Halloween, “La Llorona,” and “Leyendas Impactantes”

Today’s (Halloween) 7th grade lesson was one of those rare times when everything came together perfectly. I didn’t plan for it back in the summertime planning-season, but when I realized it while planning for this week, I said to myself, “How could I ever do this differently?”

(That might be talking it up too much…read ahead and you be the judge)

Special Halloween Activities!

On Halloween, I like to do special activities. In the past years I have done movietalk activities and Halloween story reading activities. They don’t have much to do with the content we’re talking about this time of year, but it’s fun to have a day that doesn’t really relate to anything else content-wise and just have some spooky fun.

Today was no different. Well, it was a little bit different.

4th Grade

With my 4th graders, I did a movietalk activity with the short film “Alma,” available on Youtube. It is a 5 minute movie that is creepy and spooky but not outright frightening, especially for 9 and 10 year olds. It is one of the more popular short films for movietalk and there are lots of resources out there to help you get started with it (I first read about it here). I turned off the lights, showed a few screenshots and discussed what we saw in the pictures as well as told the basic facts of the story (in my scary Halloween voice, of course). Then we watched the movie and the kids summarized what they saw. The kids were slightly creeped out and really liked it. It went really well.

A screenshot from the short film “Alma

6th and 8th Grade

I couldn’t use this movietalk with my next groups of the day, 6th, 7th, and 8th grade, because they watched it last Halloween. This wasn’t a problem for 6th grade because they are still working on their Hispanic Heritage Month Research projects (they went waaaaayyyyyy late because of our 2 day a week schedule, several days off for a hurricane, me being out with a sick kid of my own, and days off for our Fall Festival) and it wasn’t a problem for 8th grade because they’re doing their own spooky Halloween story activity – reading Mata la Piñata by Kristy Placido (more on that in another post).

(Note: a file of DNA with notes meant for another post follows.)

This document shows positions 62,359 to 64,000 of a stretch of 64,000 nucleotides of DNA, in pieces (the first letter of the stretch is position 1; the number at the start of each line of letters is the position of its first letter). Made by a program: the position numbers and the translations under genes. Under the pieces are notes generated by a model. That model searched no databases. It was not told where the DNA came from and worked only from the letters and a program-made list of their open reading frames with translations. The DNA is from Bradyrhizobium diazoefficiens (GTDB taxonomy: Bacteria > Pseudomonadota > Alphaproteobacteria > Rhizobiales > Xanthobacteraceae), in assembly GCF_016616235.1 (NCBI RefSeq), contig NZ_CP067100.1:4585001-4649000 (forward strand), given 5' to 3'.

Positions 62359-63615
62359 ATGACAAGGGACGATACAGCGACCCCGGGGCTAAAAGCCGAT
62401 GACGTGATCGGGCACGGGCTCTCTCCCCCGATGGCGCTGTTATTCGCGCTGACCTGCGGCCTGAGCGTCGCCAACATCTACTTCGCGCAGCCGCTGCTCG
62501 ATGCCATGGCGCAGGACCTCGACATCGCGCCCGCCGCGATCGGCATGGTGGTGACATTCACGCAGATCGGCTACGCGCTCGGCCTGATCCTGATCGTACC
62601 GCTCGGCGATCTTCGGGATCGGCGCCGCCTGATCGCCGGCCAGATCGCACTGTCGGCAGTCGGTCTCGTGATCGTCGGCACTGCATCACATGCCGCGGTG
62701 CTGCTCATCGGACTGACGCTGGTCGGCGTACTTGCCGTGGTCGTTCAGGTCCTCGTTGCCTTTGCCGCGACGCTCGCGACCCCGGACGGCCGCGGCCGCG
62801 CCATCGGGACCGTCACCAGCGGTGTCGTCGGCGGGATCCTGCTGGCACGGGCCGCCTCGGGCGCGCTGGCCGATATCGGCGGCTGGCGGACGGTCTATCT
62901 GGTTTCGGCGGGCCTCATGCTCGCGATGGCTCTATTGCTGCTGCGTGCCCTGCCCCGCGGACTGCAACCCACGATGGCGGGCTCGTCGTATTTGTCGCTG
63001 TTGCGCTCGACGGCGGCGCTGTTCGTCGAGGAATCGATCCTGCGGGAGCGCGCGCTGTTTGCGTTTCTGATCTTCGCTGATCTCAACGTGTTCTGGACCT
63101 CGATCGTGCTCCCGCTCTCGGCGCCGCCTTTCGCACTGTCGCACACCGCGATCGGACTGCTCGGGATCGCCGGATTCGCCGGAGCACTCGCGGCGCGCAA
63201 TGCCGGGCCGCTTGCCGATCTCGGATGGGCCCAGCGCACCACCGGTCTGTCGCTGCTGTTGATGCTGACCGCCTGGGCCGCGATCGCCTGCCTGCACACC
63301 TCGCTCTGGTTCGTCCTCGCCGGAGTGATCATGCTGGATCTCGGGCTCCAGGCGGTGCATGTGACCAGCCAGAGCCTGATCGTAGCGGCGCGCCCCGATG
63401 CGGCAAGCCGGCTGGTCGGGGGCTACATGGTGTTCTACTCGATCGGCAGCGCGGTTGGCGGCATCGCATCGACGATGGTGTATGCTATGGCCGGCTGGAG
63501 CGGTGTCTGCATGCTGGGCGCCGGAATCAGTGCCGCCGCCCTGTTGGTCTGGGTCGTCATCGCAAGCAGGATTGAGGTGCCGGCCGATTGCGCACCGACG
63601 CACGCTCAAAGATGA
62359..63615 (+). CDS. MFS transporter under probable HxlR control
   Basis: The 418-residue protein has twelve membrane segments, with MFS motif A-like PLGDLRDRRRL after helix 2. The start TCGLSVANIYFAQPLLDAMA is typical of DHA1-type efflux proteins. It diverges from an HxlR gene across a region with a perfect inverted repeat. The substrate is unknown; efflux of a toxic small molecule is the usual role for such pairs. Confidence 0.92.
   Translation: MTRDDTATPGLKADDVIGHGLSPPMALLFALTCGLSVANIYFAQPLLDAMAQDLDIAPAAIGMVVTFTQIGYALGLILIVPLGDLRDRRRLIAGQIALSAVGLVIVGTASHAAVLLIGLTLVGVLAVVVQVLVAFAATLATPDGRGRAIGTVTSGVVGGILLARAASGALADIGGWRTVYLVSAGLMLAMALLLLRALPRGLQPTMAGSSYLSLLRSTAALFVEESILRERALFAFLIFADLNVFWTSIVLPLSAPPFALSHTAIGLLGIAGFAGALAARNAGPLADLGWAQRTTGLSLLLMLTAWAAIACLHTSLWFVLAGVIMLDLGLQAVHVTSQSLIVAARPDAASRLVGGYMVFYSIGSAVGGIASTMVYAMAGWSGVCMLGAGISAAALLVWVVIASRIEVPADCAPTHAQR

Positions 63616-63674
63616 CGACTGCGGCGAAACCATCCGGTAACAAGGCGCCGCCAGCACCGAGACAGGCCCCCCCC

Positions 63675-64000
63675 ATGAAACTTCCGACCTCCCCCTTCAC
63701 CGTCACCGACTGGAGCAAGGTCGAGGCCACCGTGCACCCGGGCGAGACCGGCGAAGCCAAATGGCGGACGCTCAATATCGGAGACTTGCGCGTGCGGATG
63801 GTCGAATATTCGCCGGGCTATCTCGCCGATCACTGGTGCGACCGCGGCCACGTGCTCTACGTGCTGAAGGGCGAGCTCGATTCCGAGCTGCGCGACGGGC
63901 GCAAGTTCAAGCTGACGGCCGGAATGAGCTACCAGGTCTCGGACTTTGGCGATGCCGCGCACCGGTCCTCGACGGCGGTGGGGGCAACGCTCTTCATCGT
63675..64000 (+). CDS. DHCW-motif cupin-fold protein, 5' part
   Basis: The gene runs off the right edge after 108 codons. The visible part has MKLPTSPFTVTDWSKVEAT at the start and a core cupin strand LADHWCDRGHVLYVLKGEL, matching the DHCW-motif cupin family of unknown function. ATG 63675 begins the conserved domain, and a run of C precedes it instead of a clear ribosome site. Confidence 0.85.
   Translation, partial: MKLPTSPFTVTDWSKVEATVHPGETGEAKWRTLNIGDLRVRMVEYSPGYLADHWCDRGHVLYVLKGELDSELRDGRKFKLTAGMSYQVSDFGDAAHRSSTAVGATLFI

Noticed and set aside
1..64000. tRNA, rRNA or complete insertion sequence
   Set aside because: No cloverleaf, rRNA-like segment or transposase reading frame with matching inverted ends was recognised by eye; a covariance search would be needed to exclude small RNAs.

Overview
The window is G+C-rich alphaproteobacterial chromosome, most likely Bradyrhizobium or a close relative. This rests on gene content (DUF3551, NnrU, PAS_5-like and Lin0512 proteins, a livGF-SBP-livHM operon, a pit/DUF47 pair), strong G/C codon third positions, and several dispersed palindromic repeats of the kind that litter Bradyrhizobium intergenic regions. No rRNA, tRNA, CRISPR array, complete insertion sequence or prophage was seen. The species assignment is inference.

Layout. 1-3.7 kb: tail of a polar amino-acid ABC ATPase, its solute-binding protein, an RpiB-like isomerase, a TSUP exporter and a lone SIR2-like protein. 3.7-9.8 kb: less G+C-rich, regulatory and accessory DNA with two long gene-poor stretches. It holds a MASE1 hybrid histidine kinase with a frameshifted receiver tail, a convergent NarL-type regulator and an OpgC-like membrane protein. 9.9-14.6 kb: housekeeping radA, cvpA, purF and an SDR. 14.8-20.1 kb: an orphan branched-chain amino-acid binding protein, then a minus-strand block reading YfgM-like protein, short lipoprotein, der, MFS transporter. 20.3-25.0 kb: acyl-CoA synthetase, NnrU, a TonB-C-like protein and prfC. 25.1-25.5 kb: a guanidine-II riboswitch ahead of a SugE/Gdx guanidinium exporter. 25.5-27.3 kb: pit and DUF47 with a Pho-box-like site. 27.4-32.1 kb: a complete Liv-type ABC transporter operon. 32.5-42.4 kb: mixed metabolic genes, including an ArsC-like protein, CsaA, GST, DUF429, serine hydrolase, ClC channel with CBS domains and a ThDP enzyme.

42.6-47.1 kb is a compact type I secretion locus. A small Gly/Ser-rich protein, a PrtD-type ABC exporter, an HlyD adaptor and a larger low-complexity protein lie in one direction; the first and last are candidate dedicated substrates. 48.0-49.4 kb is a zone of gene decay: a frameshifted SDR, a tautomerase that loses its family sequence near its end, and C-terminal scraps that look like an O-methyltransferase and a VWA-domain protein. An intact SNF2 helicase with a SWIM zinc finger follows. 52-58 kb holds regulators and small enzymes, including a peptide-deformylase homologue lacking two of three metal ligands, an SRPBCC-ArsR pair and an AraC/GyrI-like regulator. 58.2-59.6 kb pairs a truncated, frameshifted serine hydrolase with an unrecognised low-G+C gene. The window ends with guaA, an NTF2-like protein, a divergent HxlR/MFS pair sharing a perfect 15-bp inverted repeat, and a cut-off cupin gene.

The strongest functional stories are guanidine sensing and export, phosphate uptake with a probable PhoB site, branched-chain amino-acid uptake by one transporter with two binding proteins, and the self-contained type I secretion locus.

Image result for mata la pinata"

7th Grade

7th grade was the only class I was not sure what to do with when I was planning for the week. Enter my savior for this Halloween, spanishplans.org and their material for the traditional story, La Llorona (this link is to the materials on TpT, I am not affiliated with them in any way, I just used these materials and thought they were very worth the small price). I spent the bulk of today’s Halloween lesson telling the story of La Llorona (modified a bit to work for 7th graders at the novice-mid to novice-high level). They liked the story and were interested and engaged, which is saying a lot for 7th graders who are being asked to sit quietly and listen to a story in Spanish for 30 minutes.

Here’s the Part You’ve Been Waiting For

But I didn’t just tell the story. As I was preparing, I noticed that the first trimester is almost over; Halloween comes about a week before the 2nd trimester starts. Because of this, I have been winding down units and projects and getting all the grades in. My plan for the next trimester with the 7th graders is to start a novel (well, a book of stories): Leyendas Impactantes by Kristy Placido.

Image result for leyendas impactantes"

This is a book of authentic legends from several different countries around the Spanish Speaking World. Knowing that this is coming up in the next few weeks, it me like a ton of bricks:

The kids are going to spend the next month and a half to 2 months discussing legends in Spanish and La Llorona is a legend from the Spanish Speaking World! And it’s a ghost story! And I can turn out the lights and make it creepy and spooky!

It was a perfect fit as a spooky ghost story for Halloween and as an introduction to what myths and legends are.

Before I started the story, the students and I discussed myths and legends they already know: Are they at all true? Where do they come from? What are some modern day myths or legends? We discussed this in the L1 and only for a few minutes (we’ll dive deeper once we start reading the book in November), then I flipped our flag to signal that it was time for TL and I started to tell the story of La Llorona.

A Stroke of Luck

I realize that this was an incredible stroke of luck. I am not sure if I would have come up with the idea of using La Llorona as an introduction to legends and I certainly wouldn’t have thought that a one-off Halloween story would turn into the introduction to an entire new novel unit.

Now the big question is, what other things can I do to introduce other novels? Hopefully I’m feeling as inspired next time I start a novel! As I reflect, there are so many more things that I could have done if I had given myself more than a few days to think of a Halloween activity.

Alas, I am a procrastinator and they’ll have to wait until a few days before next Halloween before I put them together.

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